While his feature-length films are synonymous with his name, PTA’s work in the realm of music videos offers a style unique to each artist.
PTA’s films are widely lauded for their staggering stories and examination of morality and toxic masculinity. Buoyed by the performances of actors like Daniel Day-Lewis, Amy Adams, and Joaquin Phoenix, Paul Thomas Anderson’s films are full of philosophical riddles based in the human experience. But instead of lingering on these weighted stories, let’s take a look at how PTA transfers his cinematic eye to the music videos he has directed. Collaborating with the likes of HAIM, Radiohead, and Fiona Apple, among others, PTA transfers that same instinctual eye to these vignettes where music meets performance. Here, we’ll look at how his music videos have changed over the years, from his first in 1997 to his recent ventures in 2017.
14. Michael Penn – Try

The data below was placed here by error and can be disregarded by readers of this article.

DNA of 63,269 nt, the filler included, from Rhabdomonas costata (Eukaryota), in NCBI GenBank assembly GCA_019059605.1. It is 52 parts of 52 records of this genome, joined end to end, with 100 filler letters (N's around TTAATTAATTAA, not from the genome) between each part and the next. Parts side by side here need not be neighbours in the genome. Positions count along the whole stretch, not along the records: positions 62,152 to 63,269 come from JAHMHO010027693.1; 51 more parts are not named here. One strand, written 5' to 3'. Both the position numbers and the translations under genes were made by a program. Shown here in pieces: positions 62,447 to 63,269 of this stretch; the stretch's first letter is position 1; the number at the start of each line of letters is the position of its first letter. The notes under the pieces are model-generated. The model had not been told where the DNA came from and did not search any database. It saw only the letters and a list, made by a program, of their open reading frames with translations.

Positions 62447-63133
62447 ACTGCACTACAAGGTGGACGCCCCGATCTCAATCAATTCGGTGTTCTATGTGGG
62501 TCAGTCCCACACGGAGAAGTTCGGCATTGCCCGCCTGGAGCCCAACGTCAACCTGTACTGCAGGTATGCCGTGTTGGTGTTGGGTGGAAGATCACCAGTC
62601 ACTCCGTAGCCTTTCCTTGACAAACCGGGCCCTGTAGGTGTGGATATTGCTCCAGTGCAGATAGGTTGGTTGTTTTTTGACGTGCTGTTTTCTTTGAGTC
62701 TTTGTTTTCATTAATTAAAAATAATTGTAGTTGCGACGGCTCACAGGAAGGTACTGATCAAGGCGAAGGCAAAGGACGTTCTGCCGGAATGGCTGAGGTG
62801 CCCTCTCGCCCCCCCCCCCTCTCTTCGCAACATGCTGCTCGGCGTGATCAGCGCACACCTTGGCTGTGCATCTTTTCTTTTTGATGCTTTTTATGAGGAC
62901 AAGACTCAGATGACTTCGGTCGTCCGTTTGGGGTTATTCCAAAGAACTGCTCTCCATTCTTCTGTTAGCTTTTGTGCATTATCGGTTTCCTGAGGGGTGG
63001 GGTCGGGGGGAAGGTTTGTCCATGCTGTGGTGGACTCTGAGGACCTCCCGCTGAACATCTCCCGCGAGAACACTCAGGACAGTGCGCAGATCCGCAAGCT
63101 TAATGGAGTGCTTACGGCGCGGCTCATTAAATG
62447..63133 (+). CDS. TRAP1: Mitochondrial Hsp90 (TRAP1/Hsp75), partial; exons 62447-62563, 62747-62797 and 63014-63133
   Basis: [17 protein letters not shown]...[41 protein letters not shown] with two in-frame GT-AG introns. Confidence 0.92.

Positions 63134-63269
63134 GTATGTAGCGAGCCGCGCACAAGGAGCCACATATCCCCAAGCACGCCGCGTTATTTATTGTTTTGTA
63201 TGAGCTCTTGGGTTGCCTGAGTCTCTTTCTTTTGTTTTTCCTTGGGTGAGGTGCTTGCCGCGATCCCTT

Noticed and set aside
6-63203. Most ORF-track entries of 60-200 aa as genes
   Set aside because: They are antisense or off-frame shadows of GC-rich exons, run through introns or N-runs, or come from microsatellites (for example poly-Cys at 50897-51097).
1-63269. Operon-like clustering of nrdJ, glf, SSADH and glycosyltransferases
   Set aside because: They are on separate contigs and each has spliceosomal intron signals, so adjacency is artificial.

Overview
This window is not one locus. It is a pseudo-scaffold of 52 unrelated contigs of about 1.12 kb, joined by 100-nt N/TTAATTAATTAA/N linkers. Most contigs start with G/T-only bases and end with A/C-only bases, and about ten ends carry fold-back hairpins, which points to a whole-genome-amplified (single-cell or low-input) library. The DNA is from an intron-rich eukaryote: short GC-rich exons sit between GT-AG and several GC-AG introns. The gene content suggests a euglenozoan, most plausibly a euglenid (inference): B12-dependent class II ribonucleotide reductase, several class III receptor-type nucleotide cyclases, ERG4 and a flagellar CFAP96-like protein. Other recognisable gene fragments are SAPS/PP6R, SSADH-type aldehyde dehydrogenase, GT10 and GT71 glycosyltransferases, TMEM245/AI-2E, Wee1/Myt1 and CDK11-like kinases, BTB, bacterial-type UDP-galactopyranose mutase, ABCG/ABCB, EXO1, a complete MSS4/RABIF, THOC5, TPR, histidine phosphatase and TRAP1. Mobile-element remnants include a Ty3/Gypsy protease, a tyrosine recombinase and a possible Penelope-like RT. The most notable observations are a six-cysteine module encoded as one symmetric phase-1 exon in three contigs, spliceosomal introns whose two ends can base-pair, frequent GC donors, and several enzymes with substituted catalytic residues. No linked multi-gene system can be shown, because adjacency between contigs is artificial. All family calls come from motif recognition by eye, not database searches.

Michael Penn takes us on a tour of what looks like hallways of various sets Anderson could be using for a larger picture. Instead, the confined spaces and constantly moving forward and pushing back write the video’s own narrative. With cinematography provided by frequent collaborator Robert Elswit, and an appearance by the late Philip Seymour Hoffman, PTA crafts a moving, in the literal sense, music video for Michael Penn’s “Try.” In 1994, this was PTA’s first music video.
13. Fiona Apple – Across the Universe
We’ll answer since you’ve already asked. Yes, it is the cover of The Beatles “Across the Universe.” But Fiona Apple delivers a melancholic repose to the song written by John Lennon and Paul McCartney. As Apple’s natural movement is capture, chaos reigns around her. Unaffected, Apple sings on, framed in a black and white world. Set in the diner used in Pleasantville, it’s a conscious act of juxtaposing calamity and calm. If you look closely towards the end, you can even spot John C. Reilly looting the diner’s jukebox.
12. Fiona Apple – Fast as You Can
Paul Thomas Anderson is known for his choice of camera. Partnering again with Robert Elswit and Fiona Apple, the trio go for a variety of looks in “Fast as You Can.” The music video was shot with a vintage hand-cranked camera using multiple lenses. Toying with speed and image clarity, PTA again gives Apple’s music a distinct look as she provides the sound.